CUPE members on strike in 2015. Mallika Makkar/THE VARSITY

U of T is emerging from the aftermath of a month-long strike that occurred during last year’s winter semester. The strike caused the cancellation of many tutorials and labs and resulted in the implementation of a controversial contingency plan that allowed students to withdraw from classes after viewing their final grade.

Members of the Canadian Union of Public Employees (CUPE) 3902 Unit 1, which represents graduate students employed as academic staff, went on strike after their collective agreement with U of T expired and they failed to reach a new deal. The two sides proposed and rejected deals as the strike went on.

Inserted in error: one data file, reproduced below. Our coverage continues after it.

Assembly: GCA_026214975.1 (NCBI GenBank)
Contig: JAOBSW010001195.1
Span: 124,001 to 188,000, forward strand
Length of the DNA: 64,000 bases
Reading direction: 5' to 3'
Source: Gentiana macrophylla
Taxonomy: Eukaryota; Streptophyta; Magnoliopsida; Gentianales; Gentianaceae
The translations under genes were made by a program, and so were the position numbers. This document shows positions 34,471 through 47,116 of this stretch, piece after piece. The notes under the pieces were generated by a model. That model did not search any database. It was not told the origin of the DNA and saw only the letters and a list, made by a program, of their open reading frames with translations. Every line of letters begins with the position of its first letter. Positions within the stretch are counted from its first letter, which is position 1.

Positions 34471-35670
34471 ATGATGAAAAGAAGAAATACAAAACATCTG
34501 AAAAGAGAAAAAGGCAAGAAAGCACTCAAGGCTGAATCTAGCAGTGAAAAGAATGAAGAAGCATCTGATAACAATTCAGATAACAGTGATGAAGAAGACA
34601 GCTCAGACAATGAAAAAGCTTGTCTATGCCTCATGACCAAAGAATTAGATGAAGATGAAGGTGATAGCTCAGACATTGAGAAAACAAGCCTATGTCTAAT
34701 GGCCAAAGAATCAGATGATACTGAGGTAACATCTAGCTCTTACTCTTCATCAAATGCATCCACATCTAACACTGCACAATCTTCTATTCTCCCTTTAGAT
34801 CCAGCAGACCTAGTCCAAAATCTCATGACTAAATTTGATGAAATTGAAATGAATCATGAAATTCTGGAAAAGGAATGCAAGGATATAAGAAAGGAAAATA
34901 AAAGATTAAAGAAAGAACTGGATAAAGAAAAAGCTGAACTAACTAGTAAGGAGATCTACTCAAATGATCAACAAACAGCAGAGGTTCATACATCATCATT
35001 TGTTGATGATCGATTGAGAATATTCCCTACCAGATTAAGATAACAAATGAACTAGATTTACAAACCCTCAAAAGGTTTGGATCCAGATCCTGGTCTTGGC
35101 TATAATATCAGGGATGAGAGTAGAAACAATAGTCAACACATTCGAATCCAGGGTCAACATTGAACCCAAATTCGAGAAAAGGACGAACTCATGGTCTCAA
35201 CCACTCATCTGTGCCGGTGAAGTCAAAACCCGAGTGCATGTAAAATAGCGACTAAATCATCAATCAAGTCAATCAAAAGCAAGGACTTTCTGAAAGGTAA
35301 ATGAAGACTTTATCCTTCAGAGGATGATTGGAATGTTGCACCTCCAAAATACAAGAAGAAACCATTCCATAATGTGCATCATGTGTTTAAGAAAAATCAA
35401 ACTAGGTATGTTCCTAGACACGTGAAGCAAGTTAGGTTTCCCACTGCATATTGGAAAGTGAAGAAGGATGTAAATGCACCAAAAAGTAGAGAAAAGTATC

Some undergraduate students took to the picket lines in solidarity with their teaching assistants. Professors attempted to continue their scheduled academic programming, with one professor moving his class outside when picket lines blocked the entrance to a lecture hall.

The strike ended when members of Unit 1 voted to accept binding arbitration, meaning that an arbitrator would resolve the dispute and that the union would have to accept whatever decision was made. When the arbitration meeting rolled around at the beginning of July, the arbiter ruled in favour of U of T. This means that going into next year, the labourers who disputed with the university will work under an agreement of which they never approved.

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